Making the Grade: What Happens During Grade Crossing Work
October 7, 2016
If you live in South Florida, you’ve probably seen Brightline construction crews building the service’s three train stations. You may have even seen Brightline crews laying rail, ties and ballast. But you’ve definitely seen Brightline crews working in the roadways. That’s because the Brightline rail corridor that was built at the turn of the century by Florida pioneer Henry Flagler now has many roads crossing the tracks—178 between Miami and West Palm Beach to be exact! Brightline crews have spent the past year expanding these crossings to accommodate a second track, which will allow Brightline to run its express passenger train service.
These crossings, officially called highway-rail grade crossings, are defined as a point at which a railway and a roadway cross “at grade,” or at the same level. Along the Brightline corridor, crossings are equipped with warning devices, such as gates, flashing lights, bells, roadway striping and signage. About 30 seconds before a train gets to a crossing, these warning devices “activate,” and traffic on the roadway stops to let the train pass. The entire grade crossing cycle, including the closing of the gate, a Brightline train passing and the reopening of the gates, will take less than 60 seconds.
While the roadways within the crossings themselves are railroad property, Brightline works closely with local municipalities, county staff, school districts, transit agencies, FDOT and area stakeholders to minimize temporary impacts to the traveling public while construction is underway.
Archer Western, a national contractor that recently built the SunRail commuter rail project in Central Florida, is overseeing the rail infrastructure work along the rail corridor for Brightline. More than 200 workers are busy upgrading the grade crossings and building the necessary infrastructure required for train travel in South Florida.
You may have heard about road closures in your area as a result of the double track construction being performed. But what is actually happening during that closure?
To install a second track in a crossing, Brightline crews first cut into the roadway to remove the asphalt where the new track will go. Then they install the new track about 14 feet from the existing track, using wooden ties instead of the concrete ties you see on the rest of the rail corridor. Next, they install track panels, which fill the space between and around the rails, making a raised surface that cars will cross on. Finally, they resurface the road, ensuring a smooth transition between the existing road and the track panels. All of this work can be done in advance, even if the rest of the second track that will stretch from West Palm Beach to Miami is not installed in that area yet. Short stubs of rail are left sticking out beyond the edge of the crossing in the rail corridor, so that when the full double track system is built, the crossings are ready to go!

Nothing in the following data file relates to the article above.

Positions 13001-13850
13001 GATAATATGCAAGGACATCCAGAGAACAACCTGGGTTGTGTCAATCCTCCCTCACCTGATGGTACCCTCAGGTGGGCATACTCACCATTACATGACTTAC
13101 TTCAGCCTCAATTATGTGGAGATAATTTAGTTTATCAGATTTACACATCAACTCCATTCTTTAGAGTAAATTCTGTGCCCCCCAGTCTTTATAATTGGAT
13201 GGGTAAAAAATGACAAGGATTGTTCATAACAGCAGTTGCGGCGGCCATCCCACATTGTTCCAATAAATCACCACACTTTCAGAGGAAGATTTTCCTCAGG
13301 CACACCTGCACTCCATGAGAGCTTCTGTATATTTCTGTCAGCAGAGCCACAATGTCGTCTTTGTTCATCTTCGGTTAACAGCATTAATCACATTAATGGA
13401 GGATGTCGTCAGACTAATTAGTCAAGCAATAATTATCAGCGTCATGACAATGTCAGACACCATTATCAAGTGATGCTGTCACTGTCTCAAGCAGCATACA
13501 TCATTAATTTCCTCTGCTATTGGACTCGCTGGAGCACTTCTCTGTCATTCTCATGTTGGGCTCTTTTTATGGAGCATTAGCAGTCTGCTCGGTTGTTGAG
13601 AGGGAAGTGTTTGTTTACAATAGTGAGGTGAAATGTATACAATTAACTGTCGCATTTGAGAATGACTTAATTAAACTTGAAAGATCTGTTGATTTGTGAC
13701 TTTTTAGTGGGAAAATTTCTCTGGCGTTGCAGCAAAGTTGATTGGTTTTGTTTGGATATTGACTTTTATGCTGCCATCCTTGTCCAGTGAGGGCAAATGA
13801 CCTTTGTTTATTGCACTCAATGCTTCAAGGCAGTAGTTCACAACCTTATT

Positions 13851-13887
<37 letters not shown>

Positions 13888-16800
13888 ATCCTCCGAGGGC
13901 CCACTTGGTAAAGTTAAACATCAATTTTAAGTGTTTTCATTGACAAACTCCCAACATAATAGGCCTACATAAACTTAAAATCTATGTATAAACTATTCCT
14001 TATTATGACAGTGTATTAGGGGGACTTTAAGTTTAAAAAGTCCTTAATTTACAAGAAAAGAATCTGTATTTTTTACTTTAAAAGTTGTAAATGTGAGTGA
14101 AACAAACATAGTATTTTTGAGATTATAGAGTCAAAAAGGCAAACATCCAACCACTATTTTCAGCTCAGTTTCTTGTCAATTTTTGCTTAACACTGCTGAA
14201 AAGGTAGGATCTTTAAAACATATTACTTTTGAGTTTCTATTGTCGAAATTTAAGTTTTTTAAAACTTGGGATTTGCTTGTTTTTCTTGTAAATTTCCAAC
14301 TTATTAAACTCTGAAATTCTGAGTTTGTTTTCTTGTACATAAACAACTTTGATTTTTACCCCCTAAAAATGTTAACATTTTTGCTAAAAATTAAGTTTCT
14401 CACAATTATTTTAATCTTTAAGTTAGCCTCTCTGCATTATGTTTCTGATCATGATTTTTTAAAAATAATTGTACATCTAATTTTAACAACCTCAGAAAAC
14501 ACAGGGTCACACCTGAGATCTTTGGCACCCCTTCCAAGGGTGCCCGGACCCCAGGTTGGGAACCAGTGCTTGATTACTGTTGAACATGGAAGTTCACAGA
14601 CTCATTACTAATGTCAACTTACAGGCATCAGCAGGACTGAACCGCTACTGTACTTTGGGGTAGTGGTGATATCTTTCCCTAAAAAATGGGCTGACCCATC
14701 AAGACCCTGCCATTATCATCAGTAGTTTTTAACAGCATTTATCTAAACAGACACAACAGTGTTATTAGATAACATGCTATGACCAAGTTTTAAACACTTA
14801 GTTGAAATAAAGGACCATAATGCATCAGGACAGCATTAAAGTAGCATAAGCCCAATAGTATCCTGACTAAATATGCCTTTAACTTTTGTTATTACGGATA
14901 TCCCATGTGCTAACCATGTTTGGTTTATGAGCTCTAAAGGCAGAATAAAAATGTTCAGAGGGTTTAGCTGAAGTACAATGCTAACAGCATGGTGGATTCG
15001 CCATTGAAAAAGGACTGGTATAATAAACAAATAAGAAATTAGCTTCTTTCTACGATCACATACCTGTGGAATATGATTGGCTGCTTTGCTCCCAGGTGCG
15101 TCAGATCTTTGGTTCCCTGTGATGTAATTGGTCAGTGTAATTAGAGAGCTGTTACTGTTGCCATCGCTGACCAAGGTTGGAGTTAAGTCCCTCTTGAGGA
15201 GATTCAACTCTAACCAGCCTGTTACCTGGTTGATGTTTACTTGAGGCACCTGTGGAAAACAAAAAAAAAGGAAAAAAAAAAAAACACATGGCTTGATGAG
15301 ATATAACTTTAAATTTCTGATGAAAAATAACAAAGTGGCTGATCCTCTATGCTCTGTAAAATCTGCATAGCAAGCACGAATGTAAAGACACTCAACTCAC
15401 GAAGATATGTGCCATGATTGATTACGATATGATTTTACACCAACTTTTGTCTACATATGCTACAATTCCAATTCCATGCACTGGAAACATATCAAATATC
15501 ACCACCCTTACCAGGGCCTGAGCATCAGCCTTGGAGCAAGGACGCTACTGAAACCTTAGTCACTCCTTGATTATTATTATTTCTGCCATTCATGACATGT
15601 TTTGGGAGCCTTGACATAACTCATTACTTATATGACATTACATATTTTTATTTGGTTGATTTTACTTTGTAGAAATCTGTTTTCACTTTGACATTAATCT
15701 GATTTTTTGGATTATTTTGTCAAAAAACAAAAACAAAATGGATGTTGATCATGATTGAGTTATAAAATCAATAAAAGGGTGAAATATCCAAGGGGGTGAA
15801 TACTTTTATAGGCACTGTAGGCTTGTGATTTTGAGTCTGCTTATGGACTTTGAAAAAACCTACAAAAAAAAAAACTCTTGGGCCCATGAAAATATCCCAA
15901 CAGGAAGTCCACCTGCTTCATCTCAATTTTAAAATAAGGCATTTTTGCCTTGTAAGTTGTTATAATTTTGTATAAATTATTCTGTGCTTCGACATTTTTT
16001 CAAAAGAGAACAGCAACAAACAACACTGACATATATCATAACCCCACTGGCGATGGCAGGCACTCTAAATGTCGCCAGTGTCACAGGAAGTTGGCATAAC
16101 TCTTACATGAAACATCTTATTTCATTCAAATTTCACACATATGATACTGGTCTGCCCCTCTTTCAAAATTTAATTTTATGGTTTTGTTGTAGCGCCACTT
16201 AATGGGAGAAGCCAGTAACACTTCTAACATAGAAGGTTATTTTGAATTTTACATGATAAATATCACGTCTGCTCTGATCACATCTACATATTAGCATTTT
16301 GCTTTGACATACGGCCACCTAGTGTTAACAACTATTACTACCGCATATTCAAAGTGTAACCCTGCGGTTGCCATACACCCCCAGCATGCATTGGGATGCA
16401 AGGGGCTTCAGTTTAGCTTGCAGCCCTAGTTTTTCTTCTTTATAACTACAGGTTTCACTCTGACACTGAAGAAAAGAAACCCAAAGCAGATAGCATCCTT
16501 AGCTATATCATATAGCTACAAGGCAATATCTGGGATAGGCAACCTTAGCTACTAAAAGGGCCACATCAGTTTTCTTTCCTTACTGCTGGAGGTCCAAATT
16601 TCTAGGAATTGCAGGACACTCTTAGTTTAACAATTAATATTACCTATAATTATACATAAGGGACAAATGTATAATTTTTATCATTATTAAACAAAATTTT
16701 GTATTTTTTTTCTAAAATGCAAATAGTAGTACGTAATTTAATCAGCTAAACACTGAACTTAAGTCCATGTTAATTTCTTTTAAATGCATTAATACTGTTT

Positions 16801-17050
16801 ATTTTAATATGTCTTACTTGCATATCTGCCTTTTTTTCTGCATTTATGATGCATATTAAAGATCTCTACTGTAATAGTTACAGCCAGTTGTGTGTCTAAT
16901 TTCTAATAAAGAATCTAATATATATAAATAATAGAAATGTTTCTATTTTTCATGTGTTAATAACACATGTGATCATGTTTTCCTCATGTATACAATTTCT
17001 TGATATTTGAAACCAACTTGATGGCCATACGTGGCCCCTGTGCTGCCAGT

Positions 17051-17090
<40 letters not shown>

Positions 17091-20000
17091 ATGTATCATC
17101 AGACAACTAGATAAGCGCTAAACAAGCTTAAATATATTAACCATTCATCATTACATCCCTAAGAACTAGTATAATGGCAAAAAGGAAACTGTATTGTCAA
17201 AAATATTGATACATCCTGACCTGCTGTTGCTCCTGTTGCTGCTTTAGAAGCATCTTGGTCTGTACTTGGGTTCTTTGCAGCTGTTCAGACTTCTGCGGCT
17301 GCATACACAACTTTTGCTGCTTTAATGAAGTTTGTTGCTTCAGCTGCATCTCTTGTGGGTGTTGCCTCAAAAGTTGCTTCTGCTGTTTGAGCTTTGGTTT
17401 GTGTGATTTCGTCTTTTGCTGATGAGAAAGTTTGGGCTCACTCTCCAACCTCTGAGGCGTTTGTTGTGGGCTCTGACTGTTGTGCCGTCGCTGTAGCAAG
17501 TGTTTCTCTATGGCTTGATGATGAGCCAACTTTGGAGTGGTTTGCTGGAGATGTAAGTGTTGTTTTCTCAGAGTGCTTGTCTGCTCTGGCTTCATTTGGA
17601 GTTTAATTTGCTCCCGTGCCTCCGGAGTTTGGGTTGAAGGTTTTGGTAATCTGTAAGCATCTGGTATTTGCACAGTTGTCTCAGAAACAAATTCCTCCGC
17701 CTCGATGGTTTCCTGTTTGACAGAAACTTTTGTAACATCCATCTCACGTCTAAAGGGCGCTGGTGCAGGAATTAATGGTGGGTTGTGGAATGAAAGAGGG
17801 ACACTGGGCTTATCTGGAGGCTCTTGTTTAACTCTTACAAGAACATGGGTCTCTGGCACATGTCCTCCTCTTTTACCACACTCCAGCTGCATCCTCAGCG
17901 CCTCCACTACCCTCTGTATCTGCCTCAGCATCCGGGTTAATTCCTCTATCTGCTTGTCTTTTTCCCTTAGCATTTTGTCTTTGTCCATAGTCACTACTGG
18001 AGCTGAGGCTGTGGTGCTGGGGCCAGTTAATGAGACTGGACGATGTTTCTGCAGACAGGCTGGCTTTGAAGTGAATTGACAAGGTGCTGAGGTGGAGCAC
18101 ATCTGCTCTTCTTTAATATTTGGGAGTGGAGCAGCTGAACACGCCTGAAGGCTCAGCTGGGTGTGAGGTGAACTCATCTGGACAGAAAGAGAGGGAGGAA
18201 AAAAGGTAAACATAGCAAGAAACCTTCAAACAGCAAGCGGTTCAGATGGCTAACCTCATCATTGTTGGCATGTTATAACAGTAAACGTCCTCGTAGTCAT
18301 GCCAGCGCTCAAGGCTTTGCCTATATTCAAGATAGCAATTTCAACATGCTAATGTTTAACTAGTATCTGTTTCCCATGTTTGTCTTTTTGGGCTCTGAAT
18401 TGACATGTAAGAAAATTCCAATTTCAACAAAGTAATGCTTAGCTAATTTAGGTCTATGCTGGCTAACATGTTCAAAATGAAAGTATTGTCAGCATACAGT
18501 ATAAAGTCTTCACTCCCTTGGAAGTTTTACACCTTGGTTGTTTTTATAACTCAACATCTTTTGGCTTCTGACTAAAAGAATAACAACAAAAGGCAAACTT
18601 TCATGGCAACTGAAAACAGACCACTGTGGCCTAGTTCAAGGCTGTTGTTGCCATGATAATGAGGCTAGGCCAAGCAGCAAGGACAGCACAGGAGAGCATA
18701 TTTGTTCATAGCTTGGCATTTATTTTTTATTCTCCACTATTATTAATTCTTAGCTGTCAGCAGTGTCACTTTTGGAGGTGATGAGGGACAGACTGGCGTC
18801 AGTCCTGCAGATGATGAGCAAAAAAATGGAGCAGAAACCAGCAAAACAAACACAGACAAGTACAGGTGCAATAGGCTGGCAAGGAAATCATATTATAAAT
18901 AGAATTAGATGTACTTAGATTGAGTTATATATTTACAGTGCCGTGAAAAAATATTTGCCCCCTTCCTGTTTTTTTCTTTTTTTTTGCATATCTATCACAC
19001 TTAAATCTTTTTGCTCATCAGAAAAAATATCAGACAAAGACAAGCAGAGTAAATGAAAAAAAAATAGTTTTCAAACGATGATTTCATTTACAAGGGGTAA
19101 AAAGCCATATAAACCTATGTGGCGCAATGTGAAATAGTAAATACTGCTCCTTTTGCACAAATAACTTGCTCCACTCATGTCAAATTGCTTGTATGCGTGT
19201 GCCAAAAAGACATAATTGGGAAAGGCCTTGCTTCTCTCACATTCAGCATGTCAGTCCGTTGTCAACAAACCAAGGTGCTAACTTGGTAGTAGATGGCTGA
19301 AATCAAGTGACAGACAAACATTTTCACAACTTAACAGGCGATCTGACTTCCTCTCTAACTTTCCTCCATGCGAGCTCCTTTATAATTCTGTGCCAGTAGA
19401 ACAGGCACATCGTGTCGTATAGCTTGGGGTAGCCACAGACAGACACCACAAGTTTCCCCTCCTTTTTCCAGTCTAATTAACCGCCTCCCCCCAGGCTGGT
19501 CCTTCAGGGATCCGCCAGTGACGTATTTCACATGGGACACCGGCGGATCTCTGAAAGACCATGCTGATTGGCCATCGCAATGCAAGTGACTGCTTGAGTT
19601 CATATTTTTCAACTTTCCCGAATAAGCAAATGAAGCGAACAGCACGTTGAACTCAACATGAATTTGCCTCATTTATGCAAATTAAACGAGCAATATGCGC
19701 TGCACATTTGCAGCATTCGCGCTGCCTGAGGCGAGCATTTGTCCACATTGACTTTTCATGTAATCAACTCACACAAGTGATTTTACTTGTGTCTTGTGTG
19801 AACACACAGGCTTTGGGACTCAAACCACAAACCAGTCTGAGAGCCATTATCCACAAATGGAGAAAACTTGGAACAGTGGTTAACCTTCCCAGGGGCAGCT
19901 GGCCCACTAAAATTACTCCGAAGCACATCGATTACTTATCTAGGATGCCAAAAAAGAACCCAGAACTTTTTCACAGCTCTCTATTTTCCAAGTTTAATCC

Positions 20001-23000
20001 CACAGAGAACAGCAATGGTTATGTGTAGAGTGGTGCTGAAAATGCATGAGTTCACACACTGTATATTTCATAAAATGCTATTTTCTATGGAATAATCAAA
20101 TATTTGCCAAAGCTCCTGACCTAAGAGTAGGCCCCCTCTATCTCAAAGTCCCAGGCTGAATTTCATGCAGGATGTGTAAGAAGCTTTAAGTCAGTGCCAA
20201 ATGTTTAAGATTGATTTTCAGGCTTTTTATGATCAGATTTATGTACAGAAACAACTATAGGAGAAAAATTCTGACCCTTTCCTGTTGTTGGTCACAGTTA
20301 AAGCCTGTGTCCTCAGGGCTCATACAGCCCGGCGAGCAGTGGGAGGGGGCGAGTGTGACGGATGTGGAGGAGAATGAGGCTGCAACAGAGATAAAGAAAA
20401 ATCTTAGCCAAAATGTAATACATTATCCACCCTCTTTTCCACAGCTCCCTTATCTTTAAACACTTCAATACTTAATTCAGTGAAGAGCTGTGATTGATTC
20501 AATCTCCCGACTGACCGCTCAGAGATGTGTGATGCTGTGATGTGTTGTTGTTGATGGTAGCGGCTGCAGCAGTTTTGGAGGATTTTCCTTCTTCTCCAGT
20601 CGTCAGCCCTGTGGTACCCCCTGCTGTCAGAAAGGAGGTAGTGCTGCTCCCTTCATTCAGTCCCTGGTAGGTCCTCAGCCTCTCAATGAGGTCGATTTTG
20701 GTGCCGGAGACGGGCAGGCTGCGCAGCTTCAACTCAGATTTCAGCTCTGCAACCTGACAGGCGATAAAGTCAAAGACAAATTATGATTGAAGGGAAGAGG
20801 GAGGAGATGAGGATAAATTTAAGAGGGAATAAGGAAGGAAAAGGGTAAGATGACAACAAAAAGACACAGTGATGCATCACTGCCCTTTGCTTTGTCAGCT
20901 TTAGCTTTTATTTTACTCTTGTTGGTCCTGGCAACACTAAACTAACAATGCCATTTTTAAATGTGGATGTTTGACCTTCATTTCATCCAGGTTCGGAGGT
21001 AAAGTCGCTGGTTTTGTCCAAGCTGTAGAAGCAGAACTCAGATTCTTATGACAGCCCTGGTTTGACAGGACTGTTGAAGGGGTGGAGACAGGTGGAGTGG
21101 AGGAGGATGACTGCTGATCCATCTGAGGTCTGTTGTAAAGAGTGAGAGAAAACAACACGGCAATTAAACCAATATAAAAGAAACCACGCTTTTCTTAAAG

All of this work typically takes about 55 continuous hours. For the safety of the construction crews and the traveling public, no vehicles can cross the tracks during this time.
For your information, upcoming major closures include:
- Davie Boulevard, Fort Lauderdale: closing 10/13, 7 a.m. and reopening 10/21, 6 p.m.
- N Andrews Avenue, Fort Lauderdale: closing 11/7, 7 a.m. and reopening 11/12, 6 p.m.
- Oakland Park Boulevard/SR 816, Oakland Park: closing 11/10, 7 a.m. and reopening 11/18, 6 p.m.
- Commercial Boulevard/NE 50th Street, Oakland Park, Fort Lauderdale: closing 11/28, 7 a.m. and reopening 12/3, 6 p.m.
New and re-imagined train travel is coming soon to Florida. Brightline is scheduled to begin service in mid-2017, offering convenient and comfortable transportation between Miami, Fort Lauderdale and West Palm Beach in mid-2017. It will offer a smarter and brighter way to travel among the major hubs of South Florida, without having to contend with traffic.